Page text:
Few experiences are more awkward than entering a restaurant with the sole purpose of using its bathroom. There’s an entire protocol one must follow in order not to get caught: Ignore the accusatory “restrooms are for customers only” sign hanging by the entrance; walk briskly toward the back as if late for an important meeting; avoid direct eye contact with the staff at all costs; and get in and out in no more than 60 seconds.
Of course, sometimes a key is needed, further complicating the mission. Or, if it’s a Starbucks, there might be a hellish, mile-long line to endure. But despite all the obstacles and uncomfortableness involved, such insanity has become a fact of life for those living in New York, a city with a startling lack of public restroom options for its residents. That is, until now.
For $25 a month, Looie, a new app launching in mid-July, aims to give subscribers access to a growing network of sparkling-clean bathrooms at restaurants and bars in Lower Manhattan.
“I never, ever, ever thought that I would be involved with anything regarding public restrooms, but I am very much an urbanite, and I’ve been in cities all my life,” Yezin Al-Qaysi, the 27-year-old co-founder and CEO of Looie, tells the Voice. “Initially it was kind of funny, but then you realize that this is not about bathrooms. It’s about quality of life and how many people are affected by this issue.”
The concept of toilet-centric smartphone apps is not exactly new. Earlier this year, Airpnp launched to great fanfare in New York as a means of showing city-dwellers the way to the nearest lavatories in their respective areas. Flush Toilet Finder offers a similar service internationally. The toilet paper company Charmin has an app called SitOrSquat that enables travelers to rate roadside restrooms. And the new Toilet Taken App allows users to see if the bathroom in their office is occupied or vacant without leaving their desks.
But what sets Al-Qaysi and Looie apart from the pack is quality control. The app is not just a locator or a rating system, but a promise that each toilet will be completely private and perfectly pristine. Subscribers will be mailed a special key to access the bathrooms — all of which come decked out with flowers, changing tables, and other necessary yet often overlooked amenities — and for the time being Al-Qaysi will clean each facility himself.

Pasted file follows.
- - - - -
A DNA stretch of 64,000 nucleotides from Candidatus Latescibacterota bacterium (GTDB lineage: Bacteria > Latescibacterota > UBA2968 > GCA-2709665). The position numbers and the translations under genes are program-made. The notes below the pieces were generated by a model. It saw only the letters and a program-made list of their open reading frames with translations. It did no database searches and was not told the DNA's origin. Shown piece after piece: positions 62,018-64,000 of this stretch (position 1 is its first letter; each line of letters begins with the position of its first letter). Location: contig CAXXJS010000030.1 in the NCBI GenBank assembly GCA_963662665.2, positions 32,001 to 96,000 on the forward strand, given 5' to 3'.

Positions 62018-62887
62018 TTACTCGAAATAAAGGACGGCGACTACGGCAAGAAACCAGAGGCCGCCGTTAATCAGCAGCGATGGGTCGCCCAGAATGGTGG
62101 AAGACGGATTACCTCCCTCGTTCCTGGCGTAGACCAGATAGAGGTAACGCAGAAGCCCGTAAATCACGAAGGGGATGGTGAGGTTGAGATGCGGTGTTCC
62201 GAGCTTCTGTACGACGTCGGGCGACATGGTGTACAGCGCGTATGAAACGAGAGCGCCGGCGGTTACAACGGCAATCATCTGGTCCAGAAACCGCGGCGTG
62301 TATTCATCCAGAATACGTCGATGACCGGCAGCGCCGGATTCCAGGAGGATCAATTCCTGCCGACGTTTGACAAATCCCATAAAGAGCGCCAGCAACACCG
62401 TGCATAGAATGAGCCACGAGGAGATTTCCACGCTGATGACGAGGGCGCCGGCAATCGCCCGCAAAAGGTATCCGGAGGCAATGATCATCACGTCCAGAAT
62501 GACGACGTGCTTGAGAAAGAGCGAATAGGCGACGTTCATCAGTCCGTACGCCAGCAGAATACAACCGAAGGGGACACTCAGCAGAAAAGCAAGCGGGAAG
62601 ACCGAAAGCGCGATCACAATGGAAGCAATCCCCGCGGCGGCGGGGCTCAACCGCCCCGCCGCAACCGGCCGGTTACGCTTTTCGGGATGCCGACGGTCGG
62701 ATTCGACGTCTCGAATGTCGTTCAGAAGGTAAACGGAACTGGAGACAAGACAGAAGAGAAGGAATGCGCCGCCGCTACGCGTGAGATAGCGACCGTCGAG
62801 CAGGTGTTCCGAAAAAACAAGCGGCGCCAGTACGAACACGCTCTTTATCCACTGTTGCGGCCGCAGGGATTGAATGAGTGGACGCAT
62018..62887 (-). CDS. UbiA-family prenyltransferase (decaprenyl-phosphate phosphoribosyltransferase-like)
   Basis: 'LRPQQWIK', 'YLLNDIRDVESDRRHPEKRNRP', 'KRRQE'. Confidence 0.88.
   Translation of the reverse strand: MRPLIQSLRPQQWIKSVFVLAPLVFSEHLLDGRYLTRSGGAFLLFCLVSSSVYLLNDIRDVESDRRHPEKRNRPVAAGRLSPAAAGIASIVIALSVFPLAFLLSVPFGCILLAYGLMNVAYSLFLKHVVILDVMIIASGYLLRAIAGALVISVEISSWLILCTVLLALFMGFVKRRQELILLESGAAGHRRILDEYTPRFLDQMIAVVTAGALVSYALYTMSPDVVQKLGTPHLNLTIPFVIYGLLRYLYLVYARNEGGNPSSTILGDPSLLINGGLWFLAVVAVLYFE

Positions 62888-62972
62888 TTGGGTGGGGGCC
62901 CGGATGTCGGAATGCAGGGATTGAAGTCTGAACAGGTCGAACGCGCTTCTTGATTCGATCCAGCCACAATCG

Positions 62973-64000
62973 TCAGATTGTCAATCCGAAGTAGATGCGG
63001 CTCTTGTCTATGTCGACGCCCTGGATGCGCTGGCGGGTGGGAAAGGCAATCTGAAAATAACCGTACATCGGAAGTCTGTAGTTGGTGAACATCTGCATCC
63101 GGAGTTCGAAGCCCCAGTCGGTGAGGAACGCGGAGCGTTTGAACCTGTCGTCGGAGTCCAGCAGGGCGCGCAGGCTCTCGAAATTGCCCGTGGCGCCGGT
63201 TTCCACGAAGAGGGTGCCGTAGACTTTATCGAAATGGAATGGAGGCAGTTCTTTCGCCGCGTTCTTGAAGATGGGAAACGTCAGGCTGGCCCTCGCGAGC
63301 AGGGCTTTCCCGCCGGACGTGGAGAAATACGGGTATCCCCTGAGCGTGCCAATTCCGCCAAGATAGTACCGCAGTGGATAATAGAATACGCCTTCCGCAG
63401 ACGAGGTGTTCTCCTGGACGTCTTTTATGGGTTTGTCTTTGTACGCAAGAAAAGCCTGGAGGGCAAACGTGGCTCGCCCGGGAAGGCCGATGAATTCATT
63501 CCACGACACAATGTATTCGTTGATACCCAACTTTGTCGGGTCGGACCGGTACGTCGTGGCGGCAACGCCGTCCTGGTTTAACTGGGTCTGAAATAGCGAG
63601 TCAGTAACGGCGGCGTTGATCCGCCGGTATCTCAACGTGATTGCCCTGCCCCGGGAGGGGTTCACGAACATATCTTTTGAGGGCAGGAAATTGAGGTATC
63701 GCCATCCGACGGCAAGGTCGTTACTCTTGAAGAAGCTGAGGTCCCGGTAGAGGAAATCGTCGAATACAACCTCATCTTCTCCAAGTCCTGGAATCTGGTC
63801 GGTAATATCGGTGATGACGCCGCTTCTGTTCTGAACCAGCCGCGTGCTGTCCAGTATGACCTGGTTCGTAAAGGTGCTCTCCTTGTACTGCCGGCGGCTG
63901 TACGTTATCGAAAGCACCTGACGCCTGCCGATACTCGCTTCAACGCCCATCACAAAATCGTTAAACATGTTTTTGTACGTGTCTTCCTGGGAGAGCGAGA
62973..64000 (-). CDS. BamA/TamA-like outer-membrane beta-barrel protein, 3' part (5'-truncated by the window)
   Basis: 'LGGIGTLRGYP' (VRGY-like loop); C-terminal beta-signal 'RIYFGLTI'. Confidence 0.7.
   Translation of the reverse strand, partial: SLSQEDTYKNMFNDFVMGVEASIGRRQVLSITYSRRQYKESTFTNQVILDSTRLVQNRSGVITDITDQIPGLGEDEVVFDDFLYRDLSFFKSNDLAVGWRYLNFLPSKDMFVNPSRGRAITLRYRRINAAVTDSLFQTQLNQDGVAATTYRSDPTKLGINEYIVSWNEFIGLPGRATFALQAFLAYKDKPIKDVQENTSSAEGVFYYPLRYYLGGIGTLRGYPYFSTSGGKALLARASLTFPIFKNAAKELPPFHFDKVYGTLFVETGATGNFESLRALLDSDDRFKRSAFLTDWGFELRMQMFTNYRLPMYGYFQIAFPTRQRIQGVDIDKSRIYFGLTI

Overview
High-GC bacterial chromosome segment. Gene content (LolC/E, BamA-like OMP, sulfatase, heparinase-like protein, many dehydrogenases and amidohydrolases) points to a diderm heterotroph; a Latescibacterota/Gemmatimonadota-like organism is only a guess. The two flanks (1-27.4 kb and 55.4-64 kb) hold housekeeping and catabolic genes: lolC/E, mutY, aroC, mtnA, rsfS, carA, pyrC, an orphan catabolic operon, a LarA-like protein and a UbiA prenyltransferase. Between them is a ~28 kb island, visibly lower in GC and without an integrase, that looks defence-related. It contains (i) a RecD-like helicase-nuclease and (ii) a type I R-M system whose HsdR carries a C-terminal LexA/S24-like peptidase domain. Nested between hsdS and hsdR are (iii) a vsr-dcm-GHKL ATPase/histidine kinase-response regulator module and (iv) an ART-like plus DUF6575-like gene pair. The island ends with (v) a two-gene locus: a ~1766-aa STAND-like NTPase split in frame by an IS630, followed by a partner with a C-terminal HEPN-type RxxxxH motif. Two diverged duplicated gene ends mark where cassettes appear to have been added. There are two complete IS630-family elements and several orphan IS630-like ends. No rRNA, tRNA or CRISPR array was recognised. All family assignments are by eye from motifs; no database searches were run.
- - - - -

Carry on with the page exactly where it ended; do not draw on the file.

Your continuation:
“It’s an app that guarantees your bathroom experience,” he explains, adding that the service could become a necessity for the elderly and those battling illnesses. “We’re guaranteeing that you’re going to go and it’s going to smell great and it’s going to be super clean.”
The app is a luxury not only for users, but for restaurants and their employees as well. Much of what motivated Al-Qaysi to create Looie was the sanitation violations he saw at establishments throughout the city. No longer will an employee be in the bathroom cleaning one moment and back in the kitchen cooking the next. Though businesses are not financially compensated for participating just yet, partnering with Looie means a higher standard of cleanliness and one less task for staff to worry about.
“I think there’s a win-win-win happening across the board,” Al-Qaysi says. “It’s a better experience for the customers, restaurants don’t have to think about it, and the staff loves it.”
Leading up to the launch, Looie is allowing 500 users to pre-order the app online. Al-Qaysi has been using Mulberry and Vine on Warren Street in Tribeca as a pilot location, and will have five businesses on board in time for the rollout later this month. He then hopes to gradually expand to dozens more locations throughout the city this year.
To Al-Qaysi, the convenience and peace of mind subscribers will enjoy by using Looie is ultimately well worth the price tag.
“New Yorkers compromise a lot just living in this big urban jungle, and this is one thing that I believe that they shouldn’t compromise on,” he says. “This is something that should be constant in their lives, kind of like their morning coffee. I believe that very strongly.”
This article from the Village Voice Archive was posted on July 6, 2015